Jury Acquits Man For Blasting “F*uck Tha Police” Next To Sheriff’s Deputy

N.W.A’s F*ck Tha Police has always been controversial, but it was recently at the center of a court case which could have resulted in a driver spending up to 93 days in jail.

The bizarre incident occurred in Pontiac, Michigan where a motorist blasted out the song while sitting at a gas station near another driver who was pulled over by an Oakland County Sheriff’s deputy. The officer wasn’t amused and ticketed James Webb for violating the city’s noise ordinance.

Fox 2 Detroit reports the deputy told Webb, “You got people standing out here and you’re playing f*uck the police cause I’m sitting right here. Right? I don’t care if it’s any other rap song, he’s dropping the F-bomb and cursing and swearing, nobody wants to hear that.”

Also Read: Watch Judge Dismiss Dumb Ticket For Two Second Parking Violation

Presumably sensing the ticket was bull, Webb refused to pay the fine and decided to opt for a jury trial. He was represented by attorney Nicholas Somberg and it took jurors just nine minutes to find Webb not guilty.

Interestingly, Somberg obtained video of the original traffic stop and this showed the officer “dropping F-bombs” with the first person he pulled over. This effectively shot down his argument that he was concerned about vulgar language.

The case is now attracting plenty of attention as it seems like an overreach by the courts and the sheriff’s department. As Somberg told the station, “It’s really sad how much money is spent on fighting something that was a loss from the beginning.” He went on to criticize the prosecutor for pursing the case and suggested the city likely spent thousands of dollar trying to get a conviction.


  • Six_Tymes

    jury of your peers, all idiots. some people never grow beyond high school mentality.

    • Mike anonymous

      I personally believe that the decision to let him go was the right call (not morally, but rather) in regards to the laws of freedom that make the US,.. ‘The US’. So I absolutely understand why he was not given jail time.

      BUT in my opinion (, with freedom comes responsibility, and) Just because you CAN do something does not mean you SHOULD (, & most certainly does not make it right and/or ok).

      • Perry F. Bruns

        To quote Chris Rock, “But I understand.”

    • Nick

      You’re not smart enough to even know your own rights, hopefully you’re smart enough to tie your own shoes. The issue here is protected 1st amendment speech, what he did was not illegal in any way, it violated no ordinance or law. He could have turned the radio off and recited the song word for word, that’s not against the law either. Who’s the idiot?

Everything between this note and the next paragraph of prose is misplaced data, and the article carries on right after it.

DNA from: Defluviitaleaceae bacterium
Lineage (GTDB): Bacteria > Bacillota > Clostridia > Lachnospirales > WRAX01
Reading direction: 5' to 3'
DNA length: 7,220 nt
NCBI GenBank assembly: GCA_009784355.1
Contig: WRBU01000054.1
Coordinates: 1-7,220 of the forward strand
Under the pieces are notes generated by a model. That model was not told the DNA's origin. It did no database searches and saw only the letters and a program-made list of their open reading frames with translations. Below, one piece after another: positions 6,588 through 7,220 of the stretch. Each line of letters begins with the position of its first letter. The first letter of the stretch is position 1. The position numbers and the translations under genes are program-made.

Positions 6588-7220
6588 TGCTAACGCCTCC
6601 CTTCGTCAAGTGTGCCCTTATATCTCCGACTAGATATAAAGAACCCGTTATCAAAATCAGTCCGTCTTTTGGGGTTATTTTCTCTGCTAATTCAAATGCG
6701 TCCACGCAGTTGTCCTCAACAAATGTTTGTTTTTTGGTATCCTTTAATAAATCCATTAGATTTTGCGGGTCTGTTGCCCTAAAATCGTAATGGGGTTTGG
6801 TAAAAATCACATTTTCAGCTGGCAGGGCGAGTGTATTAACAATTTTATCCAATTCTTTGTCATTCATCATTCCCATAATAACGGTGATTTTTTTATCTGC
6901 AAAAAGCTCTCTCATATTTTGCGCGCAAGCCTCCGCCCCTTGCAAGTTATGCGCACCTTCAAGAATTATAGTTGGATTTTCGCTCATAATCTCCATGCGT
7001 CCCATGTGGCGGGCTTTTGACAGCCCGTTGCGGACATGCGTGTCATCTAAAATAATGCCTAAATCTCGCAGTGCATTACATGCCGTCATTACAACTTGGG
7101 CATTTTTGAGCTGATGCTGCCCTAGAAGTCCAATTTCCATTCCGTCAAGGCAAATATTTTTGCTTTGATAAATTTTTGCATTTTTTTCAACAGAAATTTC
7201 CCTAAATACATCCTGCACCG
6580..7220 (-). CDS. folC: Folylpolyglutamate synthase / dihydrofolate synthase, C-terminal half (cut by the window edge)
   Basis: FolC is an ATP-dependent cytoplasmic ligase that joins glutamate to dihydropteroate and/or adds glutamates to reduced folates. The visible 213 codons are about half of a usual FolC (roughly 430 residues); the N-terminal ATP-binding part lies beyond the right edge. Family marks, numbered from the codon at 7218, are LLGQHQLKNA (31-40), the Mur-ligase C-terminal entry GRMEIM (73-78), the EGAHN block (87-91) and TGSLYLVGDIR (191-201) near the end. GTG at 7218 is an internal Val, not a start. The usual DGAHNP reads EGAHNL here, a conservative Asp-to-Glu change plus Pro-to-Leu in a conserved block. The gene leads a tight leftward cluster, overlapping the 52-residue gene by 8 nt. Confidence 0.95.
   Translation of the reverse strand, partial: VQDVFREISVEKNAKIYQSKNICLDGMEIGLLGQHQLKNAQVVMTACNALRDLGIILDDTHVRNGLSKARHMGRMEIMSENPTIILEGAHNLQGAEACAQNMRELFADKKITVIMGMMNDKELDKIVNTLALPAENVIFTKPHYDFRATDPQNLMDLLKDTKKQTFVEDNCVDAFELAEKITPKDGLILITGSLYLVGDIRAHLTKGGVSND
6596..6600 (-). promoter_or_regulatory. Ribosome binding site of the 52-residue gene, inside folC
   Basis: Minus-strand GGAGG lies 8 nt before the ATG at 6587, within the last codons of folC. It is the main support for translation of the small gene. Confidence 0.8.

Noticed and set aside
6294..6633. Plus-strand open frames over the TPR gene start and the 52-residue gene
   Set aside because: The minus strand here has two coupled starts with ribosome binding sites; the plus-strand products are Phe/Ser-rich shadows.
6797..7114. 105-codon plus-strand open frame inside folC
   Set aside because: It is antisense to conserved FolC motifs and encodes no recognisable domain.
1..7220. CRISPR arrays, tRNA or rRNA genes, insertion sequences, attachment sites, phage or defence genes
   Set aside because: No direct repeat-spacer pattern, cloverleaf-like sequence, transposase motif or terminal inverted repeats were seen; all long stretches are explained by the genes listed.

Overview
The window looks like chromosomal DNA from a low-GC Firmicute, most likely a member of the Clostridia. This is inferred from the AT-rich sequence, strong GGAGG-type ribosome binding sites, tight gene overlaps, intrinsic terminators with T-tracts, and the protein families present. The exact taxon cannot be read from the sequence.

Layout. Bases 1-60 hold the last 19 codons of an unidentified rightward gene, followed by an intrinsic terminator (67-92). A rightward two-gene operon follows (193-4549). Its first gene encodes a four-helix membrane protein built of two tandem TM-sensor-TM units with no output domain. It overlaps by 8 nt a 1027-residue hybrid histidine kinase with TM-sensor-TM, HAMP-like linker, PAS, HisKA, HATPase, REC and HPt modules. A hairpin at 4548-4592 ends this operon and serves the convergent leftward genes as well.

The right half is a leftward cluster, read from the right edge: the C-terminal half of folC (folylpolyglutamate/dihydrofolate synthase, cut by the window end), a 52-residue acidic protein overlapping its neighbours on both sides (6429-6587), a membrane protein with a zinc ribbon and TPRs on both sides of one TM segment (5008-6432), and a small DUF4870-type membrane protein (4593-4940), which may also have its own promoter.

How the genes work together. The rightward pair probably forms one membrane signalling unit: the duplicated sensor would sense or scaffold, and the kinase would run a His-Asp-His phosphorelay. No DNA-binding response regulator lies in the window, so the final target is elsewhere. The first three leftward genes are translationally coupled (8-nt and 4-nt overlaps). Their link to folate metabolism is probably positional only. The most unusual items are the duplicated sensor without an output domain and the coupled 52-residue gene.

• Dude

      Uh, police corruption is rampant and on this blatant (yet minor) example you’re going to say that the jury was made of idiots? The case never should’ve gone to court. Maybe the cop wasn’t a wanker but to be honest I don’t care. You don’t use tickets to try and protect your feelings.

  • kachuks

    Perp plays loud profane song, cop uses profane language to when ticketing perp. We all lose.

  • Craig

    “You offended me. You should go to jail for 93 days!” Ridiculous. SOME cops truly are jackasses. [And I should know. Two of my relatives are police officers. Both thick as planks.]

  • Thunderbolt

    Tha cop needs a lesson.

  • Mill0048

    Another side of this, I would think there would need to be proof or witness account of a noise ordinance violation. Much like speeding, it would seem difficult for a violation to stick for an offense that looked or sounded like it violated the law (“It looked like 5 miles over the limit” or “It sounded like 75 db”). In this litigious society, it imagine it could’ve been dismissed on those grounds as well.

    • Ben

      An officer CAN say he observed you going over the speed limit and unless you have actual proof you weren’t, your butt is getting that ticket. A dashcam is always cheaper than a ticket and hiked up insurance cost.

      • Mill0048

        LOL, I don’t get pulled over much I’m not speaking from experience. Don’t they usually they claim that by saying they were pacing you at that speed? Or by having some other soft-proof method? Regardless, the comparison may not be the effective, but my point is, how can they claim a noise ordinance violation exceeded legal limits with no point of comparison or proof?

        • Ben

          I know from personal experience and lengthy conversations with LE, they actually don’t need to pace you or laser. Those methods are usually the most ideal, but an officer can use “expertise” in judging your speed and conclude you were in fact speeding.

          As for the noise, I would imagine it is the same conditions. If an officer claims that your music was above an acceptable level, you’re likely getting a ticket. Think about it, when have you heard of officers pulling up to a house party, concert or event with a tactical decibel reader? It doesn’t happen. They use their judgement which is always leaned heavily upon in court. Witness statements are also used as somewhat a tie breaker in he said, she said.

  • Anon

    why would he be guilty dumb fuck. First amendment

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